Chevron Hassett, <i>Surveying the Surveyor</i>, 2022. Installation image, Open Window Gallery, Govett-Brewster Art Gallery. Image: Lucy Scanlan.

Chevron Hassett, Surveying the Surveyor, 2022. Installation image, Open Window Gallery, Govett-Brewster Art Gallery. Image: Lucy Scanlan.

Surveying Us

  • Sat 18 Jun 2022
  • 10:30—11:30AM
  • Govett-Brewster Art Gallery / Len Lye Centre
  • Free
  • All Welcome
  • Meet in foyer

Connected to Chevron Hassett’s new work Surveying the Surveyor, join the artist along with arts curator and writer Hanahiva Rose, and artist Brett Graham for a kōrero around our relationship to stolen land, responding to colonial spaces and markers, and how we can question which narratives are allowed in public spaces.

Chevron Hassett:
Chevron Hassett (Ngāti Porou, Ngāti Rongomaiwahine) and Pākehā (Irish) heritage. Hassett is a visual artist predominantly working in lens-based media, sculpture and public installation. At the heart of his practice is the essential spirit of whanaungatanga, the Māori concept of connecting, building and maintaining relationships within communities. Hassett holistically collaborates with his local communities and peoples, his recent works engage with narratives of socio-cultural identities, urban indigeneity and colonialism within Pacific and indigenous histories.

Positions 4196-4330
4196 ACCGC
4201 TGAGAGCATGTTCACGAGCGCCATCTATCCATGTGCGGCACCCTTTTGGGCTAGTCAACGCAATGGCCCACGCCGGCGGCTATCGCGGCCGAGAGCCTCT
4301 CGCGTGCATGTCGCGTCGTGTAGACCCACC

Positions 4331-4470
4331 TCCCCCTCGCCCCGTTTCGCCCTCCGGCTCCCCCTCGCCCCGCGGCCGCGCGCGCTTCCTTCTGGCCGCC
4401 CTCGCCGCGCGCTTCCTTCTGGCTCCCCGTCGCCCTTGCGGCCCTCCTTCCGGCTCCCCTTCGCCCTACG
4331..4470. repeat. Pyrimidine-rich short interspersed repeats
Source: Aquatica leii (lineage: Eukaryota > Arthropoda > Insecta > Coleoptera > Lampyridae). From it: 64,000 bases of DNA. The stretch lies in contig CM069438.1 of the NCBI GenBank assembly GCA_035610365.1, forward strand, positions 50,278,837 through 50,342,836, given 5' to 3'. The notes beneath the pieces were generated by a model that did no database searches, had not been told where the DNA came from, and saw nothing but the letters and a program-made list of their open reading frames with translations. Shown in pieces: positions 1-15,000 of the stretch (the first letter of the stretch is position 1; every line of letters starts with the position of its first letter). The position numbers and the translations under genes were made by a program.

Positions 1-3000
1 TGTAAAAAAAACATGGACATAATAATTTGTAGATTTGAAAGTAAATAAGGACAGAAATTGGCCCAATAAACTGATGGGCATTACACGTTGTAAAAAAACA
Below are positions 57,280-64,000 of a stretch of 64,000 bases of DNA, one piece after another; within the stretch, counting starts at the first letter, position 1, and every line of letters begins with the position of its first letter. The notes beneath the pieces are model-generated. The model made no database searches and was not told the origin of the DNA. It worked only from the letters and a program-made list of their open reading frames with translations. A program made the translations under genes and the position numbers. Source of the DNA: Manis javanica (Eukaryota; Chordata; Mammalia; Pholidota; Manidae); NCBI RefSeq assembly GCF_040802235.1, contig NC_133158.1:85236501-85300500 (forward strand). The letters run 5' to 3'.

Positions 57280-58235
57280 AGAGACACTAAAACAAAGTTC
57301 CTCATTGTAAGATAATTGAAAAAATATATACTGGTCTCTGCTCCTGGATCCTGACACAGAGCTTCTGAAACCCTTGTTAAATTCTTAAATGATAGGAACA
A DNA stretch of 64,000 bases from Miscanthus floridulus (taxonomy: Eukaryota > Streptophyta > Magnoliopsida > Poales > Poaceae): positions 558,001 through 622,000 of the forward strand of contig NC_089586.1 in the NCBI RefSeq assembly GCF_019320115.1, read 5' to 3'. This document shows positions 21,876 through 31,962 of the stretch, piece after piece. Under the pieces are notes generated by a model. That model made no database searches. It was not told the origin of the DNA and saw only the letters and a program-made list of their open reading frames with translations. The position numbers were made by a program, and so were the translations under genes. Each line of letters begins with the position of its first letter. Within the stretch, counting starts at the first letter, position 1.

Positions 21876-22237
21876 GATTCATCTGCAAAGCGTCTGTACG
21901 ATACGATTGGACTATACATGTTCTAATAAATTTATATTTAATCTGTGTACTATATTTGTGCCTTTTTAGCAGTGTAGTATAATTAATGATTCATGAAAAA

Hanahiva Rose:
Hanahiva has worked as Assistant Curator of Contemporary Art and Collections at the Govett-Brewster Art Gallery and is currently an adviser at Manatū Taonga Ministry for Culture and Heritage, a research assistant at the Museum of New Zealand Te Papa Tongarewa, and a research assistant and curatorial intern on Oceania at the Royal Academy of Arts, London. Hanahiva is regularly published nationally for her writing on Māori and Pacific art practices in Aotearoa.


Brett Graham:
Brett Graham (Ngāti Koroki Kahukura, Tainui, b. 1967) is a sculptor who creates large scale artworks and installations that explore indigenous histories, politics and philosophies. Graham lives and works in Waiuku on the southern shore of Manukau Harbour (Auckland, New Zealand). He conceives his Māori whakapapa (ancestry) as a Pasifika / Moana identity and affiliated with a global network of indigenous and non-Western peoples. It is from this basis that Graham's work engages with histories of imperialism and global indigenous issues.

Image courtesy of Chevron Hassett.

Image courtesy of Chevron Hassett.

Image courtesy of Hanahiva Rose.

Image courtesy of Hanahiva Rose.

Image courtesy of Brett Graham.

Image courtesy of Brett Graham.

Event Info